Will Janousek, Ph.D.

Biography

Education

B.S. Wildlife Conservation & Management, 2007, Kansas State University

M.A. Ecology & Evolutionary Biology, 2012, University of California – Santa Cruz

Ph.D. Wildlife Biology, 2018, University of Montana

Research Interests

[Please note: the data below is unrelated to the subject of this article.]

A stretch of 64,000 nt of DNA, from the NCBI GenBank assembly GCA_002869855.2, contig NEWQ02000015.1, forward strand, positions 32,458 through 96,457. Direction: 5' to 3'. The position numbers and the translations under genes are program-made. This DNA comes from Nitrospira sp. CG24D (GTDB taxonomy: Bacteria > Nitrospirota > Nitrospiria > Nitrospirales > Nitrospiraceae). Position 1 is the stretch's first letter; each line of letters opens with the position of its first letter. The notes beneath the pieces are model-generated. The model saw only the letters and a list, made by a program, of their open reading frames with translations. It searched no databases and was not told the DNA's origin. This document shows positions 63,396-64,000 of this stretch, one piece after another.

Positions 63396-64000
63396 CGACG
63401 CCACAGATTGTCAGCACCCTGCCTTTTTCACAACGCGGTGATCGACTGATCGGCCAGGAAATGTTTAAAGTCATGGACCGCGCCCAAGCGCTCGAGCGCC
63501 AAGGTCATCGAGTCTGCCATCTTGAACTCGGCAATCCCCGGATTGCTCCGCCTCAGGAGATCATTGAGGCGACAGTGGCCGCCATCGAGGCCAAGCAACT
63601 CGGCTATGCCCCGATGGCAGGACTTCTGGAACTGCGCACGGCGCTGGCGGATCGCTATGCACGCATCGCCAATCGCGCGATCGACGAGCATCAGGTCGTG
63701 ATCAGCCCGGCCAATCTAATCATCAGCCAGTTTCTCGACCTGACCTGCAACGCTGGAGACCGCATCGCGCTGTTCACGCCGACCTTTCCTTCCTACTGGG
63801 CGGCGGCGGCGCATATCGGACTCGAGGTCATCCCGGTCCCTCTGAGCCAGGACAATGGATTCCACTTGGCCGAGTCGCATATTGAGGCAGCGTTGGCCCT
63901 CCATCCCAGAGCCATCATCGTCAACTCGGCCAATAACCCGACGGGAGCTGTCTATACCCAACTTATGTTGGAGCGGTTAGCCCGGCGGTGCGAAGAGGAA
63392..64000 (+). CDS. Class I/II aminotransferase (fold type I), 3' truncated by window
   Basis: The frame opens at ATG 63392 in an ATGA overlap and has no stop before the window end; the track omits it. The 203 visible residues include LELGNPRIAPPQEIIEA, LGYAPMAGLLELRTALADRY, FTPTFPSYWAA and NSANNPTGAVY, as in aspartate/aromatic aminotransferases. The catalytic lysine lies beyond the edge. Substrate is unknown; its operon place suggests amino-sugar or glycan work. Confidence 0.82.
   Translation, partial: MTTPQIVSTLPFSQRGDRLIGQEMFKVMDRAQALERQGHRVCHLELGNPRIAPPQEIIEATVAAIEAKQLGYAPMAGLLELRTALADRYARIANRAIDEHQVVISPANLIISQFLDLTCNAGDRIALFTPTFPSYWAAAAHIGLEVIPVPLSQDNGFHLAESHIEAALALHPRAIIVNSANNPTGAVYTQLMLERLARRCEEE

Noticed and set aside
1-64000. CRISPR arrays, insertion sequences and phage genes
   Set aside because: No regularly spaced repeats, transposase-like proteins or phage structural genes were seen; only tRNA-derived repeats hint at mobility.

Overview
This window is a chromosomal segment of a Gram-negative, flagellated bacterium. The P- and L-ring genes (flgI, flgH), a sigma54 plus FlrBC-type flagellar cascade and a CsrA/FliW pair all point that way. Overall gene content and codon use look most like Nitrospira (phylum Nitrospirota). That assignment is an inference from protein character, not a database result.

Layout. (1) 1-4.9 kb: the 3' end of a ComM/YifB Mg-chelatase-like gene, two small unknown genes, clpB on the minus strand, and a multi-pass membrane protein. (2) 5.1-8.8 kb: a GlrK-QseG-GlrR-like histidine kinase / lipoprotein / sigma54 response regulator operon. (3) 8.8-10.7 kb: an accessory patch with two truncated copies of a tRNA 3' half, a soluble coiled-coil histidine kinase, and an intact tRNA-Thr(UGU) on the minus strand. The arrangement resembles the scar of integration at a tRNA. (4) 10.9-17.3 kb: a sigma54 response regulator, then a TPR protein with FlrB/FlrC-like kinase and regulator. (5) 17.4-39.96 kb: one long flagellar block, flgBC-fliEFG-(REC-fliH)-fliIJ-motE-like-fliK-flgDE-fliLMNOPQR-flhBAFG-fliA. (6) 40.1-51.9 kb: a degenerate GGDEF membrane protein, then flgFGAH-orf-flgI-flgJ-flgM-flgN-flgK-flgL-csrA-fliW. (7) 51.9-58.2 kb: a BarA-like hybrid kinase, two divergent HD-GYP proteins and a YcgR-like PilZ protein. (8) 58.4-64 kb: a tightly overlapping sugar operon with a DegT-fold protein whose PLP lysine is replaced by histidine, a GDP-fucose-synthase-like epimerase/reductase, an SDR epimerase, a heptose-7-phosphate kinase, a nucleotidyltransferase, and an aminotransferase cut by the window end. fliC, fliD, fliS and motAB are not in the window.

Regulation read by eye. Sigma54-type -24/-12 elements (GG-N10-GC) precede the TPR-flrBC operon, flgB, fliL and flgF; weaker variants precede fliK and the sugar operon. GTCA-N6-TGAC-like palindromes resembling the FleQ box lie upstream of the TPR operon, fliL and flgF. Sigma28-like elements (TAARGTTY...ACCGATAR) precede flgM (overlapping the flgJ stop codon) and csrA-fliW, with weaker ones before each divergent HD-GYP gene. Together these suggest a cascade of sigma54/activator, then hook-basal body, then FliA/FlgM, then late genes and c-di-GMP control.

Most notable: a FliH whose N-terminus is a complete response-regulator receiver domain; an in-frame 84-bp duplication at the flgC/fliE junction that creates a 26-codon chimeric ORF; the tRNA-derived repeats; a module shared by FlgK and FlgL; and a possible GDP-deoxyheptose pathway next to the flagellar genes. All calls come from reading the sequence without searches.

Over the last decade, I have had the opportunity to participate in a variety of projects investigating many of the issues wildlife face in modern times; from the intersection of disease ecology and conservation, to the impacts of energy development and military operations on endangered species. My Ph.D. research focused on the impacts of forest disturbance such as fire and bark beetle outbreaks on songbird communities throughout the greater Rocky Mountain region. While I tend to talk a lot about birds (they are a favorite of mine after all) I’ve been fortunate to broaden the scope of my research. In 2017, I completed the Directorate Resource Fellowship program with the US Fish and Wildlife Service at Sevilleta National Wildlife Refuge where I contributed to the development and implementation of critical habitat monitoring for two endangered species: the Rio Grande silvery minnow and Southwestern willow flycatcher. Currently, I work as a biologist with the U.S. Geological Survey assessing the population status of the Western bumble bee across North America as well as modeling contact rates between elk on the National Elk Refuge to inform chronic wasting disease prevention.